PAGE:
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Tempting the New Boss. Claiming Her Master. Taming His Mistress. Play Me. Diane Alberts. Cruising for Love. In Bed with the Bodyguard. Hot Nights with the Fireman. How to write a great review. The review must be at least 50 characters long. The title should be at least 4 characters long. Your display name should be at least 2 characters long. At Kobo, we try to ensure that published reviews do not contain rude or profane language, spoilers, or any of our reviewer's personal information.
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Among the passengers was a lady said to have been the daughter of the emperor. It proved a prize invaluable, in great sums of money, vessels of gold and silver, jewels, and rich habits; for usually they are as much laden with merchandize upon account of the Mogul, as upon that of the pilgrims; and their returns are so rich, that they make a part of the European trade for the merchandize of Arabia Felix. Avery, after plun dering the ship of its wealth, dismissed it and all its passengers. This piracy for a time embroiled us with the Mogul; but the affair being explained as the act of a robber, he dismissed his anger against the English nation.
In the beginning of the last century only one ship, great and clumsy, was employed on this religious-commercial business. This is the most antient factory we have in Hindoostan, and all our vessels made for Swalley, or the road of Surat, for at one or other of those places all our countrymen landed, who intended to penetrate into the interior of the country.
We find the illustrious names of Roe, Herbert, and Shirly, among the first of our countrymen who landed on these western shores. This city was once the capital of Malwah; it is seated on a plain on the top of a lofty and steep mountain. It has many remains of antient magni ficence; among others, the tombs of the Kuljyan Sultans. Here also is the tomb of the parricidal tyrant, Massireddeen. Abulsazul says it sometimes flows with milk.
It is men tioned by Arrian as a place of vast commerce, not only in the productions of its own country, but of those of other parts; all which were transported to Barygaza, that vast emporium, near the mouth of the Namasus. These cups received their value from their rich sculpture. Add to these muslins, Molochinae, cottons dyed of the color of mallow flowers, and a great quan tity of common Othonium, or course Dungarees.
Some articles, which we cannot interpret, were brought through the neigh boring Scythia, or the Indo-Scythia, bordering on the Indus.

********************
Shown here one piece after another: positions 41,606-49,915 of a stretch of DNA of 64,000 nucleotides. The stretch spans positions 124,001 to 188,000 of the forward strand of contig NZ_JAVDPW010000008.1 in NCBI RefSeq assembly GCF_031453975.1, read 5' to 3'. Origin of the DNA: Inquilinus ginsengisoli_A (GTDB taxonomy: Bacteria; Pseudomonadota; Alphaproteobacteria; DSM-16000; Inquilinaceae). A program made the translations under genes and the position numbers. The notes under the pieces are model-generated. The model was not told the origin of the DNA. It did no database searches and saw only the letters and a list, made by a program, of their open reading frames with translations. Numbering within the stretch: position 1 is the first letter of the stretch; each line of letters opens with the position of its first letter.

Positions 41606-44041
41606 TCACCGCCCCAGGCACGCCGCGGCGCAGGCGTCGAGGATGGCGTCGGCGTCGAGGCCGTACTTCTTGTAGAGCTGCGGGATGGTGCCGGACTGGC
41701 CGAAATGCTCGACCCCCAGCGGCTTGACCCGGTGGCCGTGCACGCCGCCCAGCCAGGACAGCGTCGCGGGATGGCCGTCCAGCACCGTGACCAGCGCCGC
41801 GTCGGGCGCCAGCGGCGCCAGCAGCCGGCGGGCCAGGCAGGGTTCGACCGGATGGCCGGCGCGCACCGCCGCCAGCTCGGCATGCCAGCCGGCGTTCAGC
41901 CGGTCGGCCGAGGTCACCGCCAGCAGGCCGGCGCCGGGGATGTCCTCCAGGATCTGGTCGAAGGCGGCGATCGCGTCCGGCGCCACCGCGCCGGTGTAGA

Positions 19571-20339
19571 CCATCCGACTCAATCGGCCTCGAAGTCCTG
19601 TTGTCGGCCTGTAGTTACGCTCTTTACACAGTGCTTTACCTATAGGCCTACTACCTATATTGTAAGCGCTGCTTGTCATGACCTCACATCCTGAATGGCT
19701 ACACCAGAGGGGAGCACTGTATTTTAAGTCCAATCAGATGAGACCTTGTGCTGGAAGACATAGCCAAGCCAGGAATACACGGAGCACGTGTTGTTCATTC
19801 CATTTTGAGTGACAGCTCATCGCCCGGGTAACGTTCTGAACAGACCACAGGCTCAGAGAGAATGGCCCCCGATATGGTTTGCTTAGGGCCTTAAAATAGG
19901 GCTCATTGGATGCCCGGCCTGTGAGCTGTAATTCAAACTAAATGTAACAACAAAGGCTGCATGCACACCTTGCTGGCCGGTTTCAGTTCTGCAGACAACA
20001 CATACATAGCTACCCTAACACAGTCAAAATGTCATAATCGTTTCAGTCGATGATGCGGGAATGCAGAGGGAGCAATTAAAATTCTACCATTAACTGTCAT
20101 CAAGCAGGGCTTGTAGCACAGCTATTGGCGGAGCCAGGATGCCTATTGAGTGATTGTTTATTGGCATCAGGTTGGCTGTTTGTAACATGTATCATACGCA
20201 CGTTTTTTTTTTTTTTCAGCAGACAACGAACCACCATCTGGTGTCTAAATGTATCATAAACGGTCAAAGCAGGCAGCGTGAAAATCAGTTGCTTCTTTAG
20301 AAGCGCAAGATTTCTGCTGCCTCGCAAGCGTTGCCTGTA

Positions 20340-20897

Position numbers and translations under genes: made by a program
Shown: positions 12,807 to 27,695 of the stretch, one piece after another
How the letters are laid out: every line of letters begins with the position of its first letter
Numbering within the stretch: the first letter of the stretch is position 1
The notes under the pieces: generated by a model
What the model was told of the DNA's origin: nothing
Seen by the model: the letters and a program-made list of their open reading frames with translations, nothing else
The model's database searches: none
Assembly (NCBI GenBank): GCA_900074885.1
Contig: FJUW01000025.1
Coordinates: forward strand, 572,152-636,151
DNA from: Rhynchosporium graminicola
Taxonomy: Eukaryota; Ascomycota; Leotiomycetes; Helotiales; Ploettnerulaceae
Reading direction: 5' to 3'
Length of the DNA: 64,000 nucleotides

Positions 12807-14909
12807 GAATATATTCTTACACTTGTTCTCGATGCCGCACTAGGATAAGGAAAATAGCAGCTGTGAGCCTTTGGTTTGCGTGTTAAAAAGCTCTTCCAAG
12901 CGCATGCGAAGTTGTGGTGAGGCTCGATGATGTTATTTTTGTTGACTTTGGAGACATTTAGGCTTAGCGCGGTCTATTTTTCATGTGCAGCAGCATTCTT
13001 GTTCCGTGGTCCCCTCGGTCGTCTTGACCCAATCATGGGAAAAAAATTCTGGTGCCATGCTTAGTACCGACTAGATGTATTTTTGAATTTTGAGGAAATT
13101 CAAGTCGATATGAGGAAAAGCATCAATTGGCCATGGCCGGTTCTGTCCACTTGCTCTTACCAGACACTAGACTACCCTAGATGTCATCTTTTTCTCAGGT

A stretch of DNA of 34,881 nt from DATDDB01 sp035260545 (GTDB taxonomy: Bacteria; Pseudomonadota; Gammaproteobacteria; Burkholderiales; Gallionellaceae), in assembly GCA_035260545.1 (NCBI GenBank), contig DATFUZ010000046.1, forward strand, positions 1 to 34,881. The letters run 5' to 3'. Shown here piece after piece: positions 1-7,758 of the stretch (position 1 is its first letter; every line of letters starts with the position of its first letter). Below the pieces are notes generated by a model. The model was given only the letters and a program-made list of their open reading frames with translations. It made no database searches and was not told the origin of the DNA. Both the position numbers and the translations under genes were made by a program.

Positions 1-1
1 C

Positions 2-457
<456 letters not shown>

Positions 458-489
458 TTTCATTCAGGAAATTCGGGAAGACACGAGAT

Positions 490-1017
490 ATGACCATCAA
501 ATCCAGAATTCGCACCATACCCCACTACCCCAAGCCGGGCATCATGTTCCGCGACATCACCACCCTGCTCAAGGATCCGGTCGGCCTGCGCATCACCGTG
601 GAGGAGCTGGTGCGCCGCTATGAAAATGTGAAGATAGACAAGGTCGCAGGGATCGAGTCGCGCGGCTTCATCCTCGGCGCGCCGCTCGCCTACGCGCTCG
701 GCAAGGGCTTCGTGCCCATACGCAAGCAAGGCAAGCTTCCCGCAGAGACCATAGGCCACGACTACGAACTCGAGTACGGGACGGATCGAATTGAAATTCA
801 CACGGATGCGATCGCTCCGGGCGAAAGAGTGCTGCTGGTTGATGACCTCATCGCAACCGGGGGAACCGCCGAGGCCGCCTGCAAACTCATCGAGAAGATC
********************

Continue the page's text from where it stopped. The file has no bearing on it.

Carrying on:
I shall, in another place, give at one view the various articles mutually exchanged by the merchants of India and of Europe in antient times. I shall here only select a few singular gifts, sent as presents to the monarch of Ozene, such as musical instru ments, silver vessels, and beautiful virgins for his majesty's Ze nana. He was originally a Jaghiredar of the Poonah Mahrattas: a Jaghire means a grant of land from a sovereign to a subject, re vokable at pleasure, but generally, or almost always, for a life rent. Sindia flung off his dependency, and makes quick advances to considerable sovereignty.
But to return. SURAT is a city of toleration, all sects are indulged in the free exercise of their religion. Fanaticism, in all its extrava gance, reigns here, amidst the various casts of Hindoos; and here are practised all the dreadful austerities, and strange atti tudes of the self-tormentors we have so often read of.
Near the city they have their repositories for the dead. They admit not of interment; they place the corpses on a platform, on the summit of a circular building, exposed to birds of prey. The friends watch the bodies, and wait with eagerness till one of the eyes is plucked out. If the right is plucked out, they go away, secure of the happiness of the departed spirit; if the left, they deplore its eternal misery.
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In its most prosperous state it was the emporium of all the produce of India and Arabia, and of all the produce of Europe and Asrica, wanted by the luxurious Asiatics. The extent of the Indian or country trade is evident here, by the numerous fleets which frequently turn in. I know of no medicinal articles, either the produce of, or exported from Surat.
Our factory there consists of a Chief, who is always one of the council of Bombay two or three gentlemen, as counsellors to him, and four or five inferior servants of the company, as clerks; in all, per haps, eight or ten Europeans.
Our trade to and from Surat is very extensive, and our political influence is very considerable, since we got the government of the Castle by a grant from the Mogul; we likewise receive, jointly with the Mahrattas, and the Nabab, or governor, the amount of all the import and export duties; and, for the maintenance of two or three com panies of sepoys, to garrison the castle, we have a Jaghire in lands which yields a handsome revenue. The country in the neighborhood of Surat, is partly subject to the Mahrattas, and partly to some small tribes. The Nabab 's authority extends little beyond the city.